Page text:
By George Grote
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Extra info for A History of Greece, Volume 05 of 12, originally published in 1849
But having been detected by the poet Lasus of Hermione, in the very act of interpolating them with new matter of his own, Hipparchus banished him with indignation. The Peisistratids however, now in banishment themselves, forgot or forgave this offence, and carried Onomakritus with his prophecies to Susa, announcing him as a person of oracular authority, to assist in working on the mind of Xerxes. To this purpose his interpolations, or his omissions, were now directed : for when introduced to the Persian monarch, he recited emphatically various encouraging predictions wherein the bridging of the Hellespont, and the triumphant march of a barbaric host into Greece, appeared as predestined ; while he carefully kept back all those of a contrary tenor, which portended calamity and disgrace.
116, 120). The facts which these persons communicated to him were always presented along with associations referring to their own functions or religious sentiments, nor did Herodotus introduce anything new when he incorporated them as such in his history. The treatise of Plutarch—" Cur Pythia nunc non reddat Oracula Carmine "—affords an instructive description of the ample and multifarious narratives given by the expositors at Delphi, respecting the eminent persons and events of Grecian history, so well fitted to satisfy the visitors who came full of curiosity—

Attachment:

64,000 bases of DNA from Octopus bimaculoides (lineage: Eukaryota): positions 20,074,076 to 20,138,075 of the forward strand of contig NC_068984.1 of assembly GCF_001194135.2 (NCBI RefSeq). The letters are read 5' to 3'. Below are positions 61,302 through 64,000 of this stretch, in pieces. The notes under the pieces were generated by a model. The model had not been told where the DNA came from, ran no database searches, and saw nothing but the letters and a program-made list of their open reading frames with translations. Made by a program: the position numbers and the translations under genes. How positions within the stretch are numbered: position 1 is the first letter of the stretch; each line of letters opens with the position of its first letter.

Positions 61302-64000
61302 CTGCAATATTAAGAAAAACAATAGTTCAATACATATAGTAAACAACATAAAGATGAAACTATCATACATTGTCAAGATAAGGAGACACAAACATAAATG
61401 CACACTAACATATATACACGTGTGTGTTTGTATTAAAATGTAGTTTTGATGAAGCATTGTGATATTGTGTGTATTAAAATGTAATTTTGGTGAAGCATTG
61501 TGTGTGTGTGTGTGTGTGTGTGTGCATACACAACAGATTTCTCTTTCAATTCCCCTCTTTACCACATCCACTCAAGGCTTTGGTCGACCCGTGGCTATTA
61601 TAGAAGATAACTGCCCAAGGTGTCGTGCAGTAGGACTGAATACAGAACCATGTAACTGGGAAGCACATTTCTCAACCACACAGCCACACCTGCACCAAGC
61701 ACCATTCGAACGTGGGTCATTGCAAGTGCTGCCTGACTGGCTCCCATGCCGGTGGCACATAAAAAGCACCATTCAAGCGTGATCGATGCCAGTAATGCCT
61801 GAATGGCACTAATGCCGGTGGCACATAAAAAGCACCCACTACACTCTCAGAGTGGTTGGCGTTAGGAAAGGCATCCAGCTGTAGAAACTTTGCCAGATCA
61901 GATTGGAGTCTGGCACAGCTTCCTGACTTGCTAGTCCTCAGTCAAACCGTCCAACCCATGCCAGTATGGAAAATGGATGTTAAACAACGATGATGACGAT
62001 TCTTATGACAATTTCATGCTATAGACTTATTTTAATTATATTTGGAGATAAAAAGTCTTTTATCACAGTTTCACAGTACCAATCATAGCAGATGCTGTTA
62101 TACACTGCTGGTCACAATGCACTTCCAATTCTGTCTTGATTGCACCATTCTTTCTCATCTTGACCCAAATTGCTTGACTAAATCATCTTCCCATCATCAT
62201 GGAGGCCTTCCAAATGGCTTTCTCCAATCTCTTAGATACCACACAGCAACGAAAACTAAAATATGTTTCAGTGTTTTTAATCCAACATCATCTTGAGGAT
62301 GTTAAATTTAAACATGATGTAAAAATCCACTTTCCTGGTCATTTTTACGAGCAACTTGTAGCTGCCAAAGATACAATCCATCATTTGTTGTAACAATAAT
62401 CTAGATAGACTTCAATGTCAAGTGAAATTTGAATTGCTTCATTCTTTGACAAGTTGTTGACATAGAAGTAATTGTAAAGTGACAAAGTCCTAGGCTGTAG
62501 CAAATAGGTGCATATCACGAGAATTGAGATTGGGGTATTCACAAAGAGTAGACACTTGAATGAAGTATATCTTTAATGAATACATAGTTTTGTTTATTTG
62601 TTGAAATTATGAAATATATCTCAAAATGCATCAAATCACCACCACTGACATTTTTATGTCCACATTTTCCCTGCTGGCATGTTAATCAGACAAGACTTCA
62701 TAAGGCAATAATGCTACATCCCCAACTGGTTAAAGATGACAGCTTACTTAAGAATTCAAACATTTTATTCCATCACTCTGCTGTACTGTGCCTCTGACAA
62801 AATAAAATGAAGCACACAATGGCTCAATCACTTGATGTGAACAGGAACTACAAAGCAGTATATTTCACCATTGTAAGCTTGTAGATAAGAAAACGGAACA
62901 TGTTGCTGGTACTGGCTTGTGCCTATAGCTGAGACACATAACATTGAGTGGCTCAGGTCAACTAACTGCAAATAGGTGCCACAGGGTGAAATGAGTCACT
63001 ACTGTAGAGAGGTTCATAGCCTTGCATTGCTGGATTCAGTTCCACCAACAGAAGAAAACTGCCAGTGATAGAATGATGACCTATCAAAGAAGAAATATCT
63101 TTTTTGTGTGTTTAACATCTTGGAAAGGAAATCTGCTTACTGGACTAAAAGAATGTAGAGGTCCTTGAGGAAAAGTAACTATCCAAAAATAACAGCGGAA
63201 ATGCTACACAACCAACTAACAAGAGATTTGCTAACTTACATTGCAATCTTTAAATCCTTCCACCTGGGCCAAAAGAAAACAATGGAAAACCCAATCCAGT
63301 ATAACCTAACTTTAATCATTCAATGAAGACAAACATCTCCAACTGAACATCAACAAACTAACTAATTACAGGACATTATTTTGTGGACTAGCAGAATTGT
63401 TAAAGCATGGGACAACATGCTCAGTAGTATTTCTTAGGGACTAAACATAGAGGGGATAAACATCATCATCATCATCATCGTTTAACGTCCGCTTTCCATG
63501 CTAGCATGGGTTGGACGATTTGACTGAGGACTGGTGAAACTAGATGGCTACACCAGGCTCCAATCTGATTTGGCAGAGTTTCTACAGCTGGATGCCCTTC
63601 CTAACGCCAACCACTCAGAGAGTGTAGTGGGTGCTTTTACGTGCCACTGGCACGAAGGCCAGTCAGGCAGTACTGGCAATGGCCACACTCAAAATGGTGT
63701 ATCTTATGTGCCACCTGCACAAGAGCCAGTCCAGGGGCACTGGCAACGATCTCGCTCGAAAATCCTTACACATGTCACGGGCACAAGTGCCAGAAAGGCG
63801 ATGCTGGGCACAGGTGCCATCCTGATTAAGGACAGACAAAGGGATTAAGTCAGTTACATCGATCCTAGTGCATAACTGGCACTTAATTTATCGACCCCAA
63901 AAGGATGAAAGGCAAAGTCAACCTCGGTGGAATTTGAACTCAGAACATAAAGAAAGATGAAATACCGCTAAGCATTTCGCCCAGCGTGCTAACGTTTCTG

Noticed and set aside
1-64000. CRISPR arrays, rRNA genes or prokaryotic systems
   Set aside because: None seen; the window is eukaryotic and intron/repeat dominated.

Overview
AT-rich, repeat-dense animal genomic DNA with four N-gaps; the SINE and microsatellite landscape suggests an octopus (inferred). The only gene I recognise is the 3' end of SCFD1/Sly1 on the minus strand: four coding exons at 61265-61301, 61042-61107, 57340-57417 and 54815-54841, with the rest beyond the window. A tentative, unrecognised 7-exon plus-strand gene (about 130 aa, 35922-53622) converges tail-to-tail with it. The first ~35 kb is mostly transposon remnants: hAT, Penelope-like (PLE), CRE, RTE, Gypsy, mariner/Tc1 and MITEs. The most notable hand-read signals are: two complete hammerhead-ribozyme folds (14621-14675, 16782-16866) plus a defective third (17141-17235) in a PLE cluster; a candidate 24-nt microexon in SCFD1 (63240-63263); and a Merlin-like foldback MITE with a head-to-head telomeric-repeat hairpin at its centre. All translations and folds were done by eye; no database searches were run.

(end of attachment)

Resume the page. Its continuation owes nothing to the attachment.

18 [PART II. any subsequent period; for it comprised maritime Thrace and Macedonia as far as the borders of Thessaly, and nearly all the islands of the iEgean north of Krete and east of Euboea—including even the Cyclades. There existed Persian forts and garrisons at Doriskus, Eion, and other places on the coast of Thrace, while AbdeTa with the other Grecian settlements on that coast were numbered among the tributaries of Susa1. It is necessary to bear in mind these boundaries of the empire, at the time when Xerxes mounted the throne, as compared with its reduced limits at the later time of the Peloponnesian war—partly that we may understand the apparent chances of success to his expedition, as they presented themselves both to the Persians and to the medising Greeks—partly that we may appreciate the after-circumstances connected with the formation of the Athenian maritime empire.